Zengakuren: CD
Black Marias play ‘77-style streetpunk and they play it pretty well. I like this, but it doesn’t have the unbridled passion of Sham 69 or Stiff Little Fingers, who I’d rather listen to. It just seems like some old guys sticking to what they know. It’s good, though. The ever prolific Destructors stick to their guns and play some more punk in the style of The Damned or maybe The Dictators. They also give us a cover of “Sonic Reducer,” which isn’t really necessary. –Craven (Rowdy Farrago, no address listed)

Split: 7”
Richmond’s Red Money mix alt-rock and stoner rock, kinda like Torche. They play just slow enough that it sounds suspenseful. There are cool harmonic guitar lines and I think I heard the singer go, “I was born with a leather jacket on.” Uh, LP please? Charlotte’s Black Market play an early ‘00s-ish rock’n’roll/post-hardcore hybrid. A little International Noise Conspiracy, a little Hot Snakes, and plenty of attitude. These songs are part of an EP-a-month project that they did in 2013, so get to Googlin’, because they’ve got a “Double Nickels on I-85” worth of jams floating around.  –Chris Terry (hip-replacement.co)

Coulda...Shoulda...Woulda: CD
Though it may seem to the contrary, Washington D.C. had many bands that weren’t part of the whole hardcore/Revolution Summer thang, which enjoys the lion’s share of popularity. One of the best non-Dischord bands was Black Market Baby, who musically stood at another end of the punk rock spectrum from their younger contemporaries, opting to crank out solid, hook-filled stompers instead of thrashing in atonal abandon, and they continued pretty much along the same path for the bulk of their existence. Collected on this CD are twenty-six career-spanning examples of some of the finest punk rock you’re ever gonna hear, from the rockin’ “Back Seat Sally” to the jaw-dropping-good “Potential Suicide,” with not a crappy tune in sight. If the extent of your D.C. punk experience is limited to Minor Threat, Bad Brains, and Fugazi, then pick this up and consider yourself that much cooler. –jimmy (Dr. Strange)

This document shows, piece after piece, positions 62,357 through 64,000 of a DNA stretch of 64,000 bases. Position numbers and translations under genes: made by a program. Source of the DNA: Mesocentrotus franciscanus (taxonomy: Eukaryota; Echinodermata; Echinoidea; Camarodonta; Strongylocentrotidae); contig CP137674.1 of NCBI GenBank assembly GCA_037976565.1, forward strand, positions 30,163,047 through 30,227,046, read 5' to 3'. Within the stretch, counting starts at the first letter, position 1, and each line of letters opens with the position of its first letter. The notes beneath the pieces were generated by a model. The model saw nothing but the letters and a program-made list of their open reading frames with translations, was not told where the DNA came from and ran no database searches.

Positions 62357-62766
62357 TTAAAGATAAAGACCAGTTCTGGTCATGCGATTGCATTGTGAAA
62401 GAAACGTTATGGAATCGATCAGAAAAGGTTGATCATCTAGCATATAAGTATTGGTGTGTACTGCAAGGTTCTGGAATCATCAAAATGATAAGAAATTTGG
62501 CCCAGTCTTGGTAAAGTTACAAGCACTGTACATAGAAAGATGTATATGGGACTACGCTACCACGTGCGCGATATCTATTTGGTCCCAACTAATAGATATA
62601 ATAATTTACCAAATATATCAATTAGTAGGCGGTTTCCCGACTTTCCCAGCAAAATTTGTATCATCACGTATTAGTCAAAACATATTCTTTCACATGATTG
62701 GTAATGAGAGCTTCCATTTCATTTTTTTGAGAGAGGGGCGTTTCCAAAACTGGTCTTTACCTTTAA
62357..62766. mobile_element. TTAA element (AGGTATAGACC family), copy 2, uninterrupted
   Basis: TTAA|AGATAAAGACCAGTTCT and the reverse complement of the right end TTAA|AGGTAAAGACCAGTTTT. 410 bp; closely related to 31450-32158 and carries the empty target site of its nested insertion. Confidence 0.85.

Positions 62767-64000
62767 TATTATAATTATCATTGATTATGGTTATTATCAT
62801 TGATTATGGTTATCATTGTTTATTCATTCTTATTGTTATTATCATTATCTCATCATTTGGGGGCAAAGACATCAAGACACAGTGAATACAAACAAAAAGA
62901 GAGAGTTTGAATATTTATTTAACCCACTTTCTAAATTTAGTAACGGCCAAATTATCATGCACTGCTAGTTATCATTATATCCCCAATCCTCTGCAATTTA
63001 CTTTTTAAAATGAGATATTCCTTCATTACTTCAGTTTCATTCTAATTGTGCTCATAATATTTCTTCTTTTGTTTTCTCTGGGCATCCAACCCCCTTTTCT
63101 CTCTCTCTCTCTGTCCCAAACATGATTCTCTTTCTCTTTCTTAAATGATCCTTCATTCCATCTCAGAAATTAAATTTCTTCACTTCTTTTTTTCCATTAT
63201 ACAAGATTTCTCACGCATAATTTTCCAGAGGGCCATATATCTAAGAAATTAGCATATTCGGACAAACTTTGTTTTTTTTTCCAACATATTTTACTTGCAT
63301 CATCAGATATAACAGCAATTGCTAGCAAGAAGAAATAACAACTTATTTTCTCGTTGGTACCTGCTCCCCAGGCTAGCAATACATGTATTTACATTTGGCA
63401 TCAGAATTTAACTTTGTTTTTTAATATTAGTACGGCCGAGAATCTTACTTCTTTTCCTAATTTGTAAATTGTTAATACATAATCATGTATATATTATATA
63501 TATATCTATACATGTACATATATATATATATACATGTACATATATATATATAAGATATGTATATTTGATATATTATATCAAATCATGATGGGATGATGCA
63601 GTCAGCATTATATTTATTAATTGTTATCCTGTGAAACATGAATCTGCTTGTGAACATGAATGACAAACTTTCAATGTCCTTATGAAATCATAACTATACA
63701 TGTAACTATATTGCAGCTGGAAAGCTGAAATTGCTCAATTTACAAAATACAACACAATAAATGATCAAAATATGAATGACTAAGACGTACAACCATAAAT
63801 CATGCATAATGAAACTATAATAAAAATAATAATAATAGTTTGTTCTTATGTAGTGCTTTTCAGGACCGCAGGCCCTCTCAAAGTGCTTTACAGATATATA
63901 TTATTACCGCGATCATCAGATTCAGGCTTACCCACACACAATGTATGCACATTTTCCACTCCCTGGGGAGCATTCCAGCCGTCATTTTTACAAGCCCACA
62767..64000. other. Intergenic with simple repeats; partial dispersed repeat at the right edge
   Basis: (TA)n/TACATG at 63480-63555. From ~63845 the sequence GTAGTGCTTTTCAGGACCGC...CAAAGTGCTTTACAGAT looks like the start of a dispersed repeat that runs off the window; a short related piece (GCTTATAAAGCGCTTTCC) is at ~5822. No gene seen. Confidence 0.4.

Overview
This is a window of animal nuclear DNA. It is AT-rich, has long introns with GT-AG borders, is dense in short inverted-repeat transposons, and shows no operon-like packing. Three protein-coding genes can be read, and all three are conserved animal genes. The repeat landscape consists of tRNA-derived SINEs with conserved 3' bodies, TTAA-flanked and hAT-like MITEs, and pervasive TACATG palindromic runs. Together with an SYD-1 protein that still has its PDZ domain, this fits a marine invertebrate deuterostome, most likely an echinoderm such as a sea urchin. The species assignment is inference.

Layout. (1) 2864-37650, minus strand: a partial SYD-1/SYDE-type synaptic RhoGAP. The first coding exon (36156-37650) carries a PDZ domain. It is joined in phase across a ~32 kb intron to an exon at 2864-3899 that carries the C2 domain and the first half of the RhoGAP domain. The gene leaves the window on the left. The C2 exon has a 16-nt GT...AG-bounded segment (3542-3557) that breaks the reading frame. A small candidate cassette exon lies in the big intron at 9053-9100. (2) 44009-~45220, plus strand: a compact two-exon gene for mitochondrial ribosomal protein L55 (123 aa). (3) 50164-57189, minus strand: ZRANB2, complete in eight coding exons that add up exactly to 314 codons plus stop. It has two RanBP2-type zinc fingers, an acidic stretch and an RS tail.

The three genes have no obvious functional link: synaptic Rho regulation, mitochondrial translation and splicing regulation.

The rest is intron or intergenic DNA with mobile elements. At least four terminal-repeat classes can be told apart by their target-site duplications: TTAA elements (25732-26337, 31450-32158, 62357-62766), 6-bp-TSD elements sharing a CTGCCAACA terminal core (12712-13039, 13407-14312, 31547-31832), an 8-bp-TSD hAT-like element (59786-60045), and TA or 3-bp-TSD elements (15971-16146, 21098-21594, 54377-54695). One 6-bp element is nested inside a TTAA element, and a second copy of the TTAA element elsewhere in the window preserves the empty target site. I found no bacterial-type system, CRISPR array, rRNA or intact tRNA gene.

Coulda… Shoulda… Woulda—The Black Market Baby Collection: CD
Give thanks to the gods above ye seeking great punk rock (Okay, just thank Dr. Strange when you see him in the parking lot of Ralph’s) from the late great ‘80s. Black Market Baby were a DC band of roughnecks who played hard, partied harder, and along the way wrote some great anthems of our time. After having their recorded output languishing out of print since the mid-‘90s, music fans’ prayers have been answered. Twenty-six songs of hard driving, no-holds-barred punk rock. You get classics like “America’s Youth,” “World at War,” “Strike First,” and “Nobody Wanted Us.” Taking their cue from bands like Circle Jerks, TSOL, and Gang Green, the band molded a more melodic style to their tunes, but it still has plenty of fire and brimstone in the mix. Although they sported a few different line-ups, I’m guessing the definitive line-up of the group would be Mike Dolfi on bass, Tommy Carr on drums, Keith Campbell on guitar, and of course the irreplaceable Boyd Farrell on vocals. I’m making this broad assumption based on the fact that this was the line-up that played the farewell shows at the “old” 9:30 Club in DC in 1996. If this is wrong, send hate mail to the editor at Razorcake! But seriously, how can you not like a song like “Drunk and Disorderly” that features the classic line “they wanna punk me in the butt!” But get this CD—every track is a winner. The CD was remastered by Tom Lyle and the liner notes are by the one and only John “Stabb” Schroeder (Government Issue). That’s if my word is not enough! Black Market Baby = fantastic. –koepenick (Dr. Strange)